The Ford Model T falls short in terms of modern practicality, but it doesn’t stop investors from spending significant sums to acquire and preserve these iconic vehicles.
Owning a well-preserved Model T holds a special place in the hearts of those who recognize its pivotal role in shaping the modern world.
Vehicle performance is another contributing factor to the value of a classic car.
A handful of classic vehicles were ahead of their time in terms of handling, engineering, and speed.
The 1993 McLaren F1, for example, was the first production car to reach the 240 mph mark with a naturally aspirated engine. Today, the McLaren F1 retails for up to $20 million.
Classic cars with exceptional capabilities command higher prices because they offer a unique driving experience. They’re one of a kind, setting them apart from most other classic and modern vehicles.
So to summarize the question of classic cars holding their value:
Verdict: Will classic cars hold their value?
Certain classic cars will almost always hold their value. The characteristics of these vehicles usually incorporate a mix of these elements: rarity, good performance, and some form of historical significance.
Should I invest in classic cars?
A well-maintained classic car can offer better returns than traditional investments like stocks or bonds. But it’s worth noting that this asset class is different than other more common types and may prove risky or difficult to liquidate if you are not experience enough.
According to a 2023 wealth report conducted by Knight Frank, vintage cars have risen 118% in value over the past decade, surpassing the growth of art and jewelry.
But as with most investments, the classic car market comes with its own set of risks and considerations. While it’s true that some classic cars demonstrate impressive appreciation in value over the years (Renault 5 GT Turbo, Peugeot 205 GTi, Ford Fiesta XR2, etc.), it’s not a guaranteed outcome for all classic cars.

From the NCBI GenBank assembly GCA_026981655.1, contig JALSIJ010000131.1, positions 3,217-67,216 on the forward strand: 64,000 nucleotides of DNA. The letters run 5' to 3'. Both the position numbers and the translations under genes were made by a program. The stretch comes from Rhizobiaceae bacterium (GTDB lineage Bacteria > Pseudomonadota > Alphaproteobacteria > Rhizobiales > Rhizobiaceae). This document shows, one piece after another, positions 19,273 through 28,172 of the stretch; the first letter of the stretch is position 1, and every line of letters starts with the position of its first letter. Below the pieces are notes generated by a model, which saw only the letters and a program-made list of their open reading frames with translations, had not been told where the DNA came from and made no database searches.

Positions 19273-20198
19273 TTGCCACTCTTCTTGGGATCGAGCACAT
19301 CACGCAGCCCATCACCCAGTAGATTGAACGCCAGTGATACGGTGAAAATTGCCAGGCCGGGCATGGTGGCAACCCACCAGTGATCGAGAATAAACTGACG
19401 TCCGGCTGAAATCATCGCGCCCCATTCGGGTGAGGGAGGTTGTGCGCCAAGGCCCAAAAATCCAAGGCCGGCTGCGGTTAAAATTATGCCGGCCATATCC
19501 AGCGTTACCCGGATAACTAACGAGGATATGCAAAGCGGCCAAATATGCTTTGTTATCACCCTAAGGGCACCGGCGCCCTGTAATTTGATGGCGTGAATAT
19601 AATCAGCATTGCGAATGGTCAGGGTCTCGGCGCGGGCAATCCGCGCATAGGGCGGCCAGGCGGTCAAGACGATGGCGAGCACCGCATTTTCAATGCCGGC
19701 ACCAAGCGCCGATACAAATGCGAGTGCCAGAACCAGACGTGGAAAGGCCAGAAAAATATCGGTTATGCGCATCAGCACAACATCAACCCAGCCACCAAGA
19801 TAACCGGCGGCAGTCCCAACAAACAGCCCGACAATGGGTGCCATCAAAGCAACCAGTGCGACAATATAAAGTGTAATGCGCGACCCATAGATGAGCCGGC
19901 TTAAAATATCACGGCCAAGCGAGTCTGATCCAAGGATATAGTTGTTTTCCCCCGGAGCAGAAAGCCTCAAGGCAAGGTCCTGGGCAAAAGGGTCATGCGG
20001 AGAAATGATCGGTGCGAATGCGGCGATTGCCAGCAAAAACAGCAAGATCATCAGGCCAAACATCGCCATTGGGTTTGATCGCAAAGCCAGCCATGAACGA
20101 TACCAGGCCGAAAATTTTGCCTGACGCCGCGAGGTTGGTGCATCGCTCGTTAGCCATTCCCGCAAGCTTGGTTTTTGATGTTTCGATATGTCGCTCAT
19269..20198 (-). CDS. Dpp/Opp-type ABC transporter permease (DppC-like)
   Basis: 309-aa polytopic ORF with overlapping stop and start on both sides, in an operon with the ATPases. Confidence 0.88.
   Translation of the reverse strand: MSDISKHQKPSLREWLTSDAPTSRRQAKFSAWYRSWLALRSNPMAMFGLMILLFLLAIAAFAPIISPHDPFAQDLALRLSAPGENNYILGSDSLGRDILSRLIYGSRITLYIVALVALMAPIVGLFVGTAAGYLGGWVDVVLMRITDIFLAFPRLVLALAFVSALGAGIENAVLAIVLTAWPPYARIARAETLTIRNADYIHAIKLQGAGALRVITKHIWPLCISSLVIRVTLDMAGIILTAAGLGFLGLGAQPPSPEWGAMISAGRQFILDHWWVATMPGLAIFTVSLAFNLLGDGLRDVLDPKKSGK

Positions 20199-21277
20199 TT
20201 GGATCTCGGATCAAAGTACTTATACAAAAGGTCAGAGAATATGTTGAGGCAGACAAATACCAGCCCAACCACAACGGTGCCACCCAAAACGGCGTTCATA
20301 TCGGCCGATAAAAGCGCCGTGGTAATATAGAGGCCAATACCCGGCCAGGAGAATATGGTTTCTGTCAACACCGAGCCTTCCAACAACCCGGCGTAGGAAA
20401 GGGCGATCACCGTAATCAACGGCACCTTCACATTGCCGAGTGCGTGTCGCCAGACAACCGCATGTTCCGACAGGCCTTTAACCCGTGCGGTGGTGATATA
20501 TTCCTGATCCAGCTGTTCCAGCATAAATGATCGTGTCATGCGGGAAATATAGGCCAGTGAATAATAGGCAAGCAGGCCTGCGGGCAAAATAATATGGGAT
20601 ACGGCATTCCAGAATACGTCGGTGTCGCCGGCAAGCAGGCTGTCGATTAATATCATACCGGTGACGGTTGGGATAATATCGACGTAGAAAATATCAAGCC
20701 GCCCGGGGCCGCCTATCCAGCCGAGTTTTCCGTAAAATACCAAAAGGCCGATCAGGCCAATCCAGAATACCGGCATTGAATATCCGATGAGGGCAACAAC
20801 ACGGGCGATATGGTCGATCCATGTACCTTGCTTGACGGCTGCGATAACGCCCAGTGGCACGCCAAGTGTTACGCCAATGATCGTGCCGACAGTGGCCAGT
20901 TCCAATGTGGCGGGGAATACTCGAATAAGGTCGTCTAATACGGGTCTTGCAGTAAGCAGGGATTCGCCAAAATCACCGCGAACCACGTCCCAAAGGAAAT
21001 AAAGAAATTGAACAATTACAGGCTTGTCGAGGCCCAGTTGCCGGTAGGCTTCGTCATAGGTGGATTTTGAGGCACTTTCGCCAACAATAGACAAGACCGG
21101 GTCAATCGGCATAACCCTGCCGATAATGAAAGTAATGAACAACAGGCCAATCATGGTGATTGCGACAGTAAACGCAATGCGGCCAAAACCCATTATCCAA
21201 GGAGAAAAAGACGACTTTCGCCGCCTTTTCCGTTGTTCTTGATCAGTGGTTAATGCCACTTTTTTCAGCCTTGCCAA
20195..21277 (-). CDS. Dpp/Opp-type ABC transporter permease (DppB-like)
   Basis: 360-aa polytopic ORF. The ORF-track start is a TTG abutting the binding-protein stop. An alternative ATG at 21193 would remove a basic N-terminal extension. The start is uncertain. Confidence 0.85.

The value of a classic vehicle can vary based on rarity, make, model, condition, and market trends, making it less predictable than traditional financial markets.
Another important factor to consider is that classic cars are regarded as illiquid assets, meaning that they may take some time to sell.
Selling a classic vehicle isn’t as simple as trading stocks and bonds, as they require finding the right buyer and negotiating terms, or putting it up on the auction. This could impact your ability to access funds when needed.
Classic cars also require quite a bit of ongoing maintenance to preserve their value. Maintenance costs should be factored into your investment analysis, as well as storage expenses, restorative costs, and insurance.
What kind of ROI can I expect from a classic car investment?
Well-maintained and sought-after classics have shown average annualized returns in the range of 11% to 20%, with the top 10 best-performing vehicles yielding returns exceeding 50%.
The return on investment (ROI) of a classic car depends on economic trends, rarity and demand, condition, and shifts in collector preferences.
Nevertheless, it’s important to note that past performance isn’t indicative of future returns. Potential investors should always seek advice from experts and assess their financial goals and risk tolerance before investing in a classic car.
The question of whether classic cars are good investments in 2023 requires careful consideration and a well-informed perspective.
Like any other investment, there’s no guarantee of the success of investing in classic vehicles. The classic car market is complex and unpredictable, influenced by factors such as economic conditions, changing collector tastes, and broader market trends.
That said, classic cars have demonstrated the potential for appreciation over time, with certain vehicles experiencing jaw-dropping returns due to their rarity, demand, and cultural value. This makes classic cars a worthwhile investment opportunity.